20. 20. www.eui.eu/RSCAS Basic notion Legal approach: • Dominant position → Position of economic strength affording it the power to behave to an appreciable extent independently of competitors, customers and ultimately consumers Economic approach: • Market power → Power on price → Dominant position exists if market power is high 20
  21. 21. www.eui.eu/RSCAS Market power The power of a firm to increase the price over the marginal cost Price is equal to marginal cost in perfect competition (very high number of competitors, homogeneous product, …) In the real world fix costs exist, and products very unlikely are perfectly homogenous and substitute → single firms always have market power to a certain extent The issue is to measure how large this is 21
  22. 22. www.eui.eu/RSCAS • Dominance “relates to a position of economic strength enjoyed by an undertaking, which enables it to prevent effective competition being maintained on a relevant market, by affording it the power to behave to an appreciable extent independently of its competitors, its customers and ultimately of consumers.” (ECJ, Hoffmann-La Roche, 1979) • Three type of constraints are important: – by actual competitors – by expansion of actual competitors and potential entrants – by customers Definition of dominance 22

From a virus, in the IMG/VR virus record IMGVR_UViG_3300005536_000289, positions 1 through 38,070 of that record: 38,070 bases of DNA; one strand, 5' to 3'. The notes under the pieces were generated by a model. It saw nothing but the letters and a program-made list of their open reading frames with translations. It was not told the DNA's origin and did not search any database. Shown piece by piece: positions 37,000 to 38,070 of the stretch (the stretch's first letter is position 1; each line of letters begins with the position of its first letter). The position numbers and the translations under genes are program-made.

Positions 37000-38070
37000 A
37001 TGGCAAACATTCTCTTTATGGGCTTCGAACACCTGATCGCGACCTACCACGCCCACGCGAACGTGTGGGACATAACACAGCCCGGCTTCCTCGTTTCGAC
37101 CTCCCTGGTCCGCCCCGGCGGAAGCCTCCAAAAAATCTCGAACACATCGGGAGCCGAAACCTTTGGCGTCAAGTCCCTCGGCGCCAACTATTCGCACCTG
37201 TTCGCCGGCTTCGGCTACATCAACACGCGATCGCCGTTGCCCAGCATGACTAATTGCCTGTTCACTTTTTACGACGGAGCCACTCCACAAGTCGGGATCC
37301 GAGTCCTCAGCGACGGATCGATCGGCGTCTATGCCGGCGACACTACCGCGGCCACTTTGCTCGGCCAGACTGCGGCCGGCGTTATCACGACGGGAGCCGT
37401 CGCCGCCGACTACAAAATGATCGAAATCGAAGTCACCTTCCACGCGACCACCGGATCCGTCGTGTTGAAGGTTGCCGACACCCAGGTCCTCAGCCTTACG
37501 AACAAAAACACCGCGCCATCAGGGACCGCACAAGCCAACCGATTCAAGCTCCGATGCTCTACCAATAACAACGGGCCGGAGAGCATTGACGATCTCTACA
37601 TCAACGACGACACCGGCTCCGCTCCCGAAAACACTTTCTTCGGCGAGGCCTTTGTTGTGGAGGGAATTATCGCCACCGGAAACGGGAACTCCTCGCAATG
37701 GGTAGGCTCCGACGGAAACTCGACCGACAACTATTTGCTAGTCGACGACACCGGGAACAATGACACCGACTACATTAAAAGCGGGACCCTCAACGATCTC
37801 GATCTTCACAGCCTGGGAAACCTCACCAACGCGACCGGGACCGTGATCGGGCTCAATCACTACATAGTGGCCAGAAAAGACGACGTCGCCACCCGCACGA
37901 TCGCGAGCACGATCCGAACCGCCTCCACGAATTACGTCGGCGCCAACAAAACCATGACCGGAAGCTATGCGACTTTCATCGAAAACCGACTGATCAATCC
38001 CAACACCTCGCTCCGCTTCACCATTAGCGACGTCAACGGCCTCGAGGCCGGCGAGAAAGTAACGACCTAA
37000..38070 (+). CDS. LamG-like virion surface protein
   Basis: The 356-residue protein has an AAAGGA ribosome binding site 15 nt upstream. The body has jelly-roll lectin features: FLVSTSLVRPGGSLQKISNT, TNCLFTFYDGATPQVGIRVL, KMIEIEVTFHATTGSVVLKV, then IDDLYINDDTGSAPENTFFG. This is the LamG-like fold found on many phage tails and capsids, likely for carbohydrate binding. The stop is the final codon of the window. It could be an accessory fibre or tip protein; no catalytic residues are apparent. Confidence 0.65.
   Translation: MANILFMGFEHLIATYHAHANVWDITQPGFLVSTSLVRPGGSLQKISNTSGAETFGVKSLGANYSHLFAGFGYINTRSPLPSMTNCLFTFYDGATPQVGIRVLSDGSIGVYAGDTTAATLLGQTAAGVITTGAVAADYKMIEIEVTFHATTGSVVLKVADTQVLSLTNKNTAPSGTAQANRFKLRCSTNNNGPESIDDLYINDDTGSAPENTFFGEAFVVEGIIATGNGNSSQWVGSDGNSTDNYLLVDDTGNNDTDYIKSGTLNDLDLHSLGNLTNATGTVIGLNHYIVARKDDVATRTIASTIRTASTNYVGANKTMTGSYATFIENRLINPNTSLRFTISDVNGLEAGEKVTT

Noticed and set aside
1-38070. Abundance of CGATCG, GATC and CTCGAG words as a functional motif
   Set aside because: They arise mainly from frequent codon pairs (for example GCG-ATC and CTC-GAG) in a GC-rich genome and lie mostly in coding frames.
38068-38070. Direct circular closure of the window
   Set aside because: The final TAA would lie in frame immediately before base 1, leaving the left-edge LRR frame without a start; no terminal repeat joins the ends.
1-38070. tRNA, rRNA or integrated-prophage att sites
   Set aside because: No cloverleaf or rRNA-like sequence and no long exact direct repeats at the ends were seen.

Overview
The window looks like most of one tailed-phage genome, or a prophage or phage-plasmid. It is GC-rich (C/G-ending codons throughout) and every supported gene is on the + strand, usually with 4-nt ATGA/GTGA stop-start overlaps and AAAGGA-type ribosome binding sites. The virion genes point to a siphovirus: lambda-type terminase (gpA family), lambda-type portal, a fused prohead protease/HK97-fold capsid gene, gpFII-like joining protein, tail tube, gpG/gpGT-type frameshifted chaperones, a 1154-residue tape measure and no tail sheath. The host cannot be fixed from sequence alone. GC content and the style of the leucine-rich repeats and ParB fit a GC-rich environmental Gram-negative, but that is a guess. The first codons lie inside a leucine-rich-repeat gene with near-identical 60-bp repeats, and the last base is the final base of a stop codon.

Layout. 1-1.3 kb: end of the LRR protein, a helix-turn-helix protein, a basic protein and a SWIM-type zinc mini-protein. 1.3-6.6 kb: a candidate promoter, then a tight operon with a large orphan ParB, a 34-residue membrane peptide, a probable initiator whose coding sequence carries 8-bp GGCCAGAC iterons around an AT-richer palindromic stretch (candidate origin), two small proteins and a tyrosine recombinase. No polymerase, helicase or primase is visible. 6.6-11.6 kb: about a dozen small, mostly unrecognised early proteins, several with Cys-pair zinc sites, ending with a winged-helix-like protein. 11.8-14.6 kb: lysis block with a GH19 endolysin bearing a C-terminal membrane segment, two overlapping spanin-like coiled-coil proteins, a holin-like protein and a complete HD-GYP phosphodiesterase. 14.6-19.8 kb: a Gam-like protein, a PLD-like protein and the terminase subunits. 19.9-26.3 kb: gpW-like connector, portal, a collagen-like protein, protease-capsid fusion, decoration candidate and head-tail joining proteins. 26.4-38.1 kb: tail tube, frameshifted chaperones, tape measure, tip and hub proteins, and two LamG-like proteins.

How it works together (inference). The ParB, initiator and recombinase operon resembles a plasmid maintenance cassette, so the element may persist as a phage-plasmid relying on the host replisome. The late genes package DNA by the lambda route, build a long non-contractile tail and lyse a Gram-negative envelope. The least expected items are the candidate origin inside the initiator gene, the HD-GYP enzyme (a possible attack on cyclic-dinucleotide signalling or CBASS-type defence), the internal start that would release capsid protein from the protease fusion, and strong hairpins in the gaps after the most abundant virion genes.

23. 23. www.eui.eu/RSCAS Media industry tends to concentration The media industry is characterized by:  High initial costs (barriers to entry)  Low marginal costs  Relevant economies of scale (horizontal vertical and diagonal integration) The digitalization process however is bringing profound changes:  Lowering of barriers to entry  Long tail effect  Audience fragmentation  Products customization 23